The bat fauna of Costa Rica’s Reserva Natural Absoluta Cabo Blanco and its implications for bat conservation.
Timm, Robert M.
University of California Publications in Zoology
Timm, R. M. and D. K. McClearn. 2007. The bat fauna of Costa Rica’s Reserva Natural Absoluta Cabo Blanco and its implications for bat conservation. Pp. 303–352, in The quintessential naturalist: Honoring the life and legacy of Oliver P. Pearson (D. A. Kelt, E. P. Lessa, J. A. Salazar-Bravo, and J. L. Patton, eds.). University of California Publications in Zoology 134:1–981.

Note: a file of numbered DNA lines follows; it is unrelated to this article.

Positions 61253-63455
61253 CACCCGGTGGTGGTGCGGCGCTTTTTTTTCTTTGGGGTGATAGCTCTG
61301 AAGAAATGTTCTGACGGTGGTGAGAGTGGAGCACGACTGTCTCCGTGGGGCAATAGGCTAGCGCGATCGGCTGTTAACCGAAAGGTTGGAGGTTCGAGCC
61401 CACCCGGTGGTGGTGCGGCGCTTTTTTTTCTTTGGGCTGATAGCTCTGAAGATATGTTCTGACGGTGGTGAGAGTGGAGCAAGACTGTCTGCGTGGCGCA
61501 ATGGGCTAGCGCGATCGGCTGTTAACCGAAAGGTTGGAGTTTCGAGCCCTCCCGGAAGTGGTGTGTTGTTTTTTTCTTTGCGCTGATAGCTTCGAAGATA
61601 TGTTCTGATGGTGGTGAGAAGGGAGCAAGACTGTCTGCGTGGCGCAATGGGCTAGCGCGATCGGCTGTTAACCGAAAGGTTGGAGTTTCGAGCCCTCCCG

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Reserva Natural Absoluta Cabo Blanco, located at the southern tip of northwestern Costa Rica’s Nicoya Peninsula, was established in 1963 and is the country’s oldest nationally protected reserve. Because the climate of the Nicoya Peninsula is ideal for human habitation, the peninsula has been occupied for millennia and is a heavily impacted landscape. The region also is one of the most poorly studied in Central America in terms of biotic diversity. We initiated a multiyear survey of bats in the reserve and the adjacent Refugio de Vida Silvestre Cueva Los Murciélagos to quantify species diversity, abundances, habitat use, seasonality, and reproduction. By surveying bats during 5 rainy seasons and 4 dry seasons from July 1999 through February 2006, we address the following questions: Which species of bats are present in the area? Are the bat communities the same in 3 different habitats—coastal forest, inland forest, and limestone caves? Are the species diversity and abundances of bats in the rainy season similar to those in the dry season? Can we discern seasonal patterns of reproduction? Are the species diversity and abundances of bats at Cabo Blanco (a tropical moist forest in the Holdridge Life Zone classification) similar to those in the nearby tropical dry forest at Parque Nacional Palo Verde? What are the conservation implications of the bat assemblages found in this regenerating forest? Using mist nets, searching for roosting bats, and an acoustical survey, 39 species of bats are documented in the area, including 5 emballonurids, 4 molossids, 1 mormoopid, 1 noctilionid, 21 phyllostomids, and 7 vespertilionids. The 2 most commonly captured bats, Carollia perspicillata and Artibeus jamaicensis, are abundant in both the inland and coastal forests and both are more abundant in the rainy season than in the dry season. Several species have clear habitat preferences, at least during the seasons in which we netted (Glossophaga soricina and Uroderma bilobatum along the coast and Trachops cirrhosus inland). The largest carnivores (Noctilio leporinus, Chrotopterus auritus, Phyllostomus hastatus, Trachops cirrhosus, and Vampyrum spectrum) are present, but the small and middle-sized predatory bats (Micronycteris, Lophostoma, and others) are poorly represented both in terms of diversity and abundance. We captured twice as many bats per hour of effort in the inland forest as we did in the coastal forest. The caves of Refugio de Vida Silvestre Cueva Los Murciélagos have 4 species of bats (Balantiopteryx plicata, Saccopteryx bilineata, Desmodus rotundus, and Phyllostomus hastatus) that are year-round residents. Several species seem to be equally abundant in both seasons, including Balantiopteryx plicata, Saccopteryx bilineata, Noctilio leporinus, Artibeus watsoni, Desmodus rotundus, Glossophaga soricina, Phyllostomus hastatus, Trachops cirrhosus, Lasiurus ega, and Myotis nigricans. Our impression is that some species are more common during the rainy season than the dry season, but more data are needed to substantiate this assertion. Bats in the caves were equally abundant during each of our 8 cave surveys. Desmodus rotundus is the only species for which our data suggest year-round reproduction; we observed scrotal males, pregnant females, and juveniles during each of our visits to Cabo Blanco. Other species are present year-round but have seasonal reproductive activity. We captured Artibeus watsoni and Carollia perspicillata in both seasons but have seen pregnant females only during the rainy season. Carollia perspicillata and Artibeus jamaicensis are the 2 most commonly captured bats at both Cabo Blanco and the nearby Parque Nacional Palo Verde. The species records and abundances of several other species differed between the sites, however. Species that are abundant at Palo Verde, but not yet recorded from Cabo Blanco, include Pteronotus davyi, Pteronotus gymnonotus, Carollia subrufa, Centurio senex, and Natalus stramineus. Phyllostomus hastatus is abundant at Cabo Blanco but not known from Palo Verde. Although both sites are relatively close together in the northern Pacific lowlands of Costa Rica, Cabo Blanco is substantially wetter, and the associated differences in vegetation may be driving bat distributional patterns. We provide a number of new records and ecological information for bats on the Nicoya Peninsula and document that bat diversity and abundances can be substantial in regenerating forest. Several of the most commonly captured bat species are seed dispersers and may be critical to forest regeneration.